Indiana toll road concessionaire turns to bankruptcy

ITR Concession Company (ITR), the Spanish-Austrian consortium that paid the state of Indiana $3.8 billion in 2006 to lease the 157-mile toll road across northern Indiana between Ohio and Illinois, has declared bankruptcy.

ITR Concession Co. LLC filed for Chapter 11 protection in U.S. Bankruptcy Court in Chicago with a prepackaged plan backed by a majority of its creditors that proposes selling its assets or reorganizing its business to address a $6 billion debt.

Indiana Gov. Mike Pence said “Hoosiers can expect business as usual” on the 157-mile road, a main artery through the state. The bankruptcy isn’t expected to affect the operator’s 283 employees, the company said.

ITR Concession owned by units of Spanish infrastructure company Ferrovial and Australian investment bank Macquarie Group, said it would follow a two-track restructuring process.

In a declaration filed with the bankruptcy court, Chief Executive Fernando Redondo said the company intends to pursue a sale of the toll road’s assets at a bankruptcy auction, with the proceeds earmarked for creditors. The sale process has a deadline of Aug. 1, 2015.

The 58-year-old road, which runs across Indiana between the Ohio Turnpike and Chicago Skyway, has struggled for years with a heavy debt load and lower-than-expected traffic.

ITR has since pumped $458 million into improving the toll road, Mr. Redondo said in a court filing, but a drop in interstate commerce following the global recession dampened revenue on the trucking-heavy route.

Last year, ITR generated $158 million in earnings before interest, tax, depreciation and amortization but paid approximately $193 million to service its debt, filings show. In June, the company missed a $102 million interest payment, which helped accelerate restructuring talks with hedge funds that bought the road’s bank debt.

A number of other toll roads backed by private financing have struggled in recent years. American Roads LLC, which operates toll roads in Alabama and Michigan, restructured its debt through Chapter 11 last year.

In June, the Portuguese operator of the Northwest Parkway in Denver tapped restructuring advisers in the face of a high debt load. In 2011, San Diego’s South Bay Expressway, built by a company owned by a Macquarie-managed investment fund, exited bankruptcy protection under a plan that wiped hundreds of millions of dollars of debt from its balance sheet.

The implication for the public/private infrastructure market is unclear. Private investors are still interested in finding ways to invest in infrastructure as evidenced by the bids for projects like the Bayonne’s municipal water authority, Pennsylvania’s bridge replacement project and the Port of Miami’s freight tunnel.

A September report to the U.S. House Transportation and Infrastructure Committee found that public-partnerships can be part of the infrastructure funding dilemma but cannot be a panacea.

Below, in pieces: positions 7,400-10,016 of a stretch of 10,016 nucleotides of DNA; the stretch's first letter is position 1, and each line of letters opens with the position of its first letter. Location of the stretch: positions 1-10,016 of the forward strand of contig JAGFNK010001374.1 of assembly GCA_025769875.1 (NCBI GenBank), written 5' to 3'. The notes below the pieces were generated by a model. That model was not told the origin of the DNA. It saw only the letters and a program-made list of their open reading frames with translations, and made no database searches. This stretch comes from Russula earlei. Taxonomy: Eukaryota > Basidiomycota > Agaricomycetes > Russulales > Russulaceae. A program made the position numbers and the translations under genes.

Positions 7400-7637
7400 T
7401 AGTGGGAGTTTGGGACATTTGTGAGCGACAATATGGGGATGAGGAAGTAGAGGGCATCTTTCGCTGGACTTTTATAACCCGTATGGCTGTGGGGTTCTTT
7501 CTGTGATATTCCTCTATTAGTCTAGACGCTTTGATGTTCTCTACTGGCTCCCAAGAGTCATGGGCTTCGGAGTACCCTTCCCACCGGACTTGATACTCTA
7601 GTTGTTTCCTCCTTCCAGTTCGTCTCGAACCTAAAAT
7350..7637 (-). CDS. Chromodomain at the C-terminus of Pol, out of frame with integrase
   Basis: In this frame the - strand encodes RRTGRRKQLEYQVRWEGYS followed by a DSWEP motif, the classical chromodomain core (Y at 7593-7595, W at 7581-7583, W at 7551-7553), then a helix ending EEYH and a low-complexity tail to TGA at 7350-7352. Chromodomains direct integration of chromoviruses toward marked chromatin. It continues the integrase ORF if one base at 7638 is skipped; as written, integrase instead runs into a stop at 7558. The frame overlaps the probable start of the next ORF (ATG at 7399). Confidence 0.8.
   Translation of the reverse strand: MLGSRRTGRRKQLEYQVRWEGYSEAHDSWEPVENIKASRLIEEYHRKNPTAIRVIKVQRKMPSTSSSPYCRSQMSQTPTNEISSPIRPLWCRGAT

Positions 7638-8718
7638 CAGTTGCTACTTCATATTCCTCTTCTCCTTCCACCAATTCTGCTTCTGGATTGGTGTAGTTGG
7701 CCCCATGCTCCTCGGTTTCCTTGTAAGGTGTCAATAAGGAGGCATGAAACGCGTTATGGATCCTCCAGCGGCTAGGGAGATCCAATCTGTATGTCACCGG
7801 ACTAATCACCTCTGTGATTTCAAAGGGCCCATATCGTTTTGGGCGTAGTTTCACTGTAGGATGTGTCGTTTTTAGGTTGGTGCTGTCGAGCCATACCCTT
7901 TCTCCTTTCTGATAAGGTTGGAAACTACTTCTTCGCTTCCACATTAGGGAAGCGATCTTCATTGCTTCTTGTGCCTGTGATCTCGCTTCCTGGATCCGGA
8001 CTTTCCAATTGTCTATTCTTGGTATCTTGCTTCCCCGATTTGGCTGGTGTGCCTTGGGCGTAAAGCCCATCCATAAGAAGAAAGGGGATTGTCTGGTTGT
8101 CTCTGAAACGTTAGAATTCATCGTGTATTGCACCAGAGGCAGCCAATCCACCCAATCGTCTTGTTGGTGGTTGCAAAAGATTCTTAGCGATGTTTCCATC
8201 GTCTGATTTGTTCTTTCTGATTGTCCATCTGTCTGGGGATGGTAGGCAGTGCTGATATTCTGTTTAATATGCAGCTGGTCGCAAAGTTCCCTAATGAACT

The House Panel on Public-Private Partnerships is urging transparency and accountability to the public whenever a PPP, also known as a P3, is being considered.

A public-private partnership is a financial agreement between government and the private sector involving a project or investment. For roadways and bridges, a PPP can involve construction, operation and/or maintenance by a private company in exchange for a cut of the finances. Many times, a PPP for a roadway or bridge involves tolls as the pay-for mechanism.

The House Transportation and Infrastructure Committee formed the PPP panel in January, asking for recommendations for balancing the need to generate more cash for infrastructure while protecting the public interest.

Panelists, led by U.S. Rep. John J. Duncan, R-Tenn., said P3s can provide needed funding but should be used with caution.

“Billions of dollars of infrastructure needs in the U.S. are in search of funding, and well-executed public-private partnerships can enhance the delivery and management of infrastructure,” said Duncan.

“P3s cannot provide the sole solution to all of the nation’s infrastructure needs, but they can offer significant benefits, particularly for high-cost, technically complex projects that otherwise may risk dying on the vine,” Duncan said.

OOIDA is against certain types of P3 projects but not all. The association is against the lease or sale of public roadways to the private sector and is against the conversion of federally funded highways and bridges into toll roads.

“We appreciate the panel doing an in-depth examination of all sides and all aspects of public-private partnerships in infrastructure,” OOIDA Director of Government Affairs Ryan Bowley said.

“We especially appreciate their strong bipartisan comments on the importance of transparency and ensuring that the public is made aware of information regarding details of potential PPPs before they are finalized.”